Leadership Experience and Advice

Sept. 22, 2021, 9:20 p.m.

There were a lot of things that I learned at Epic as I worked to hone my leadership skills in my role. One of my main goals while working there was to become a Team Lead, which essentially is a management role. I've always enjoyed and aspired to be in leadership positions, however I have realized that my leadership style doesn't always conform to the typical characteristics of a boss (loud, bold, delegation-oriented). Here are a few things I learned about being a leader and letting my own style of management shine.

Providing consistent and contextual feedback is one of the most important things a leader can do for their team members. In fact, I would go as far as to say that is a core duty of being a manager. When you're in a position of leadership, the people you're working with will often look to you to understand how they are performing and what they have done well or could do better. Consistent feedback is not only a great way to help team members reach their goals and course-correct when needed, but it also provides an opportunity to congratulate team members for good work and make sure they get the recognition they deserve. It's also important that constructive feedback be delivered properly and in a direct manner. Avoid using the 'feedback sandwich' approach of only providing constructive feedback when it is surrounded by positive feedback to avoid upsetting your team member. This can be confusing messaging for your team member, as it becomes unclear what they need to do to improve. It can also serve to undermine the seriousness of the constructive feedback, and leave your team member thinking 'well I also did a bunch of good things, so I must not need to change what I'm doing'.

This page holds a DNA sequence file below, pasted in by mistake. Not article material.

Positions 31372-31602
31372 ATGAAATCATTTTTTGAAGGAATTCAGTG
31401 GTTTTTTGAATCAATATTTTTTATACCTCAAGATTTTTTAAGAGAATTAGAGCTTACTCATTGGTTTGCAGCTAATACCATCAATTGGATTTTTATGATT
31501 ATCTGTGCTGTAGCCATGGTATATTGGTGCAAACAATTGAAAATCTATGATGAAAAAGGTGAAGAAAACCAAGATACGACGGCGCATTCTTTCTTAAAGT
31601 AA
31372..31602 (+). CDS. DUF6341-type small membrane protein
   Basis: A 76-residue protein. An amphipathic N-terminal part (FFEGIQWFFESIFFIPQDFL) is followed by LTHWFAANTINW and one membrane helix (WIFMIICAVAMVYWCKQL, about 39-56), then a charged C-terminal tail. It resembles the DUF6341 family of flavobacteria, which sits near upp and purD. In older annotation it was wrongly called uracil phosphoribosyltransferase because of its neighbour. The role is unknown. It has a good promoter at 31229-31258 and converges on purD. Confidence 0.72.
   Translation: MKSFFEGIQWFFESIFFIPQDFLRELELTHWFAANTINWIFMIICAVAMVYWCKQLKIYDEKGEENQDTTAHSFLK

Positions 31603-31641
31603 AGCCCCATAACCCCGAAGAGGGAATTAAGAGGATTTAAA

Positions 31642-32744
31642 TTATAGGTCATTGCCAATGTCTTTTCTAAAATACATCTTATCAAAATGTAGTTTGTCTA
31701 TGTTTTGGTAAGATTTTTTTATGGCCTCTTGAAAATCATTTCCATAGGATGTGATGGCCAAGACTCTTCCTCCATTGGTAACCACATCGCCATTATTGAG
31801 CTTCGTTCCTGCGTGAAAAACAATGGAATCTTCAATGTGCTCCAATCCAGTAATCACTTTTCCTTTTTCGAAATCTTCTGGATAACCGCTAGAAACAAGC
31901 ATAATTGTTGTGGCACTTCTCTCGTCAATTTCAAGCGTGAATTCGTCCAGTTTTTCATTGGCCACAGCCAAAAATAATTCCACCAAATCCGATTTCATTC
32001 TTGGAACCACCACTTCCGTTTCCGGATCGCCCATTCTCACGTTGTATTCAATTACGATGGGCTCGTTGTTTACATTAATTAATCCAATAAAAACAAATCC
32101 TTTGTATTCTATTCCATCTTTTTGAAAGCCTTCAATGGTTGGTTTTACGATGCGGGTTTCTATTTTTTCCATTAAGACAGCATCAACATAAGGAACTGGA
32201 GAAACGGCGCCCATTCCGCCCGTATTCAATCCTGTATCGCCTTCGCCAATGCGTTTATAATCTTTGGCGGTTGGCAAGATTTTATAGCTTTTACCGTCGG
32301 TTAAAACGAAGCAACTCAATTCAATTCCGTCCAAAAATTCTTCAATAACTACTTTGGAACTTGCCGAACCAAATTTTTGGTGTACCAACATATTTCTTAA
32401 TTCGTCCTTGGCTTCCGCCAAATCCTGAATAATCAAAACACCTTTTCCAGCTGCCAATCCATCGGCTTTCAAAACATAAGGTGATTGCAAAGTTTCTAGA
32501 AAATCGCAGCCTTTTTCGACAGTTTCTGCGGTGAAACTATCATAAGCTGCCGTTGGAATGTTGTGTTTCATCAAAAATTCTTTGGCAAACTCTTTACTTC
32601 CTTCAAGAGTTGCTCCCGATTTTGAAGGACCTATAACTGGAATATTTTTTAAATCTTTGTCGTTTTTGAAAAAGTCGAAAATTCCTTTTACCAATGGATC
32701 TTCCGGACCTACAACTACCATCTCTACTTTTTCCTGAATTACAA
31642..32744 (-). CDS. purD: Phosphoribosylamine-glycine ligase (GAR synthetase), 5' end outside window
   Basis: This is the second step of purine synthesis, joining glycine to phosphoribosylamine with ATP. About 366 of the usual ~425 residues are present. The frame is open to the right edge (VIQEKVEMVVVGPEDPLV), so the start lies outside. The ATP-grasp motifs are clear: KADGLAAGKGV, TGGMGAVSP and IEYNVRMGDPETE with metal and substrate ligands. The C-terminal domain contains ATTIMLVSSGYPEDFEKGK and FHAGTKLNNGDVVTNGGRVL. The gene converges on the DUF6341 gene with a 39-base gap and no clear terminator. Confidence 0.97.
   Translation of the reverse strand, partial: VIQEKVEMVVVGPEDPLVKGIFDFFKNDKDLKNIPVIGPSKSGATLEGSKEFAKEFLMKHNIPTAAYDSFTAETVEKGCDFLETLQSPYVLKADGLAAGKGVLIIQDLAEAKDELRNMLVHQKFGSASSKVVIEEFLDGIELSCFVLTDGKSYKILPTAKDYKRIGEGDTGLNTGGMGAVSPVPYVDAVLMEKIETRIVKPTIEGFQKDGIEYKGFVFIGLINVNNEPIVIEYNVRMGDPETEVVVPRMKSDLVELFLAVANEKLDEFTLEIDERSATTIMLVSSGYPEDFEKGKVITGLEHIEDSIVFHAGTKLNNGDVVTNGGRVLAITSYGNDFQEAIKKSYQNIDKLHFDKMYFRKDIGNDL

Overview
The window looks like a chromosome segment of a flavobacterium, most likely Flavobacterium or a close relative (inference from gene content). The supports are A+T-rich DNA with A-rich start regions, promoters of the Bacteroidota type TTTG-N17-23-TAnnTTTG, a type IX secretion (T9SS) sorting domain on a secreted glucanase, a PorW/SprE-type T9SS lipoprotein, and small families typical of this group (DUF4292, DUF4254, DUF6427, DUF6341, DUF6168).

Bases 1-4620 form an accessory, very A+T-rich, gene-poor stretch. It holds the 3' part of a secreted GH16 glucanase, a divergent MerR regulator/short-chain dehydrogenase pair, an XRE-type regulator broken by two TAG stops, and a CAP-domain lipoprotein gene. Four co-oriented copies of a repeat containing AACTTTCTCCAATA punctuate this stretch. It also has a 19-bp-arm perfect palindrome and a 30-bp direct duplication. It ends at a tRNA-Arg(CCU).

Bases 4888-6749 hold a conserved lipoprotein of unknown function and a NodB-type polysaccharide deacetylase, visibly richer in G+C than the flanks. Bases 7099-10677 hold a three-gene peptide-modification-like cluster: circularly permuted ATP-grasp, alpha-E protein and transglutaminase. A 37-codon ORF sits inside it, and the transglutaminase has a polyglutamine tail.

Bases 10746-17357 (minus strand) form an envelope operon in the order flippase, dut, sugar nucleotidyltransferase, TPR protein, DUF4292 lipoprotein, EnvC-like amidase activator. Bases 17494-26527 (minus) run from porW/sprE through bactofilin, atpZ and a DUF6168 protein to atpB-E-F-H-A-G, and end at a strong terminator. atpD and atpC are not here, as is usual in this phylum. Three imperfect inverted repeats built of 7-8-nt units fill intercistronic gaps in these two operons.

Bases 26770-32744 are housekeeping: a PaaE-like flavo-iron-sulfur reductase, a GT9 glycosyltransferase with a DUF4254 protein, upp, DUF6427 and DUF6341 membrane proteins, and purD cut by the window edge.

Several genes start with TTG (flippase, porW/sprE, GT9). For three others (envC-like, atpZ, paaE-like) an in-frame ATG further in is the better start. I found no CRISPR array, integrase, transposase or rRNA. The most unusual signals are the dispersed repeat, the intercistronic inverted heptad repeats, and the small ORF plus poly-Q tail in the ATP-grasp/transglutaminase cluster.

Being a leader doesn't necessarily mean that you have to be the loudest voice in the room, or the most assertive when it comes to voicing your opinions. Many great leaders I've seen are a bit more reserved when it comes to group discussions. However, this doesn't mean that a leader can afford to be quiet all the time and let others do the talking and deciding. It's important that a leader can make their voice heard when it matters, and while it may not be necessary to do so in all situations, asserting themselves and their decisions in certain situations is key. Leaders must be wary of slipping into a passive role; managing leadership responsibilities should very much be an active process, and as such assertiveness and confidence is essential to leading a well functioning team.

The last item I'll discuss is transparency as a leader. One problem that I have observed while being on a team, both as a team member and a team leader is the division between workers and management. As a team member, you might sometimes feel that your team leader is hiding somethings from you or has an agenda that might conflict with your goals. The 'us vs. them' mentality is crucial to avoid, as it fosters mistrust and disrupts the functioning of a team. There are obviously going to be things that management knows that they are not allowed to tell the team, that's just how most companies work. However, I think a strong leader should strive to be as transparent as possible with their team members by informing them of policies and decisions that they should be aware of, and be straightforward about the things they are not allowed to share. Being a leader often means that you are part of a hierarchy, and it is your duty to make sure that you communicate decisions made from higher up in the hierarchy to your team, as well as doing your best to address their questions and concerns if any arise.

These are just a few things I learned during my professional life so far, and while I still have a long way to go as a leader, I like to think that I have grown a lot in the last three years. Hopefully some of the points made in this post resonate with you as well!

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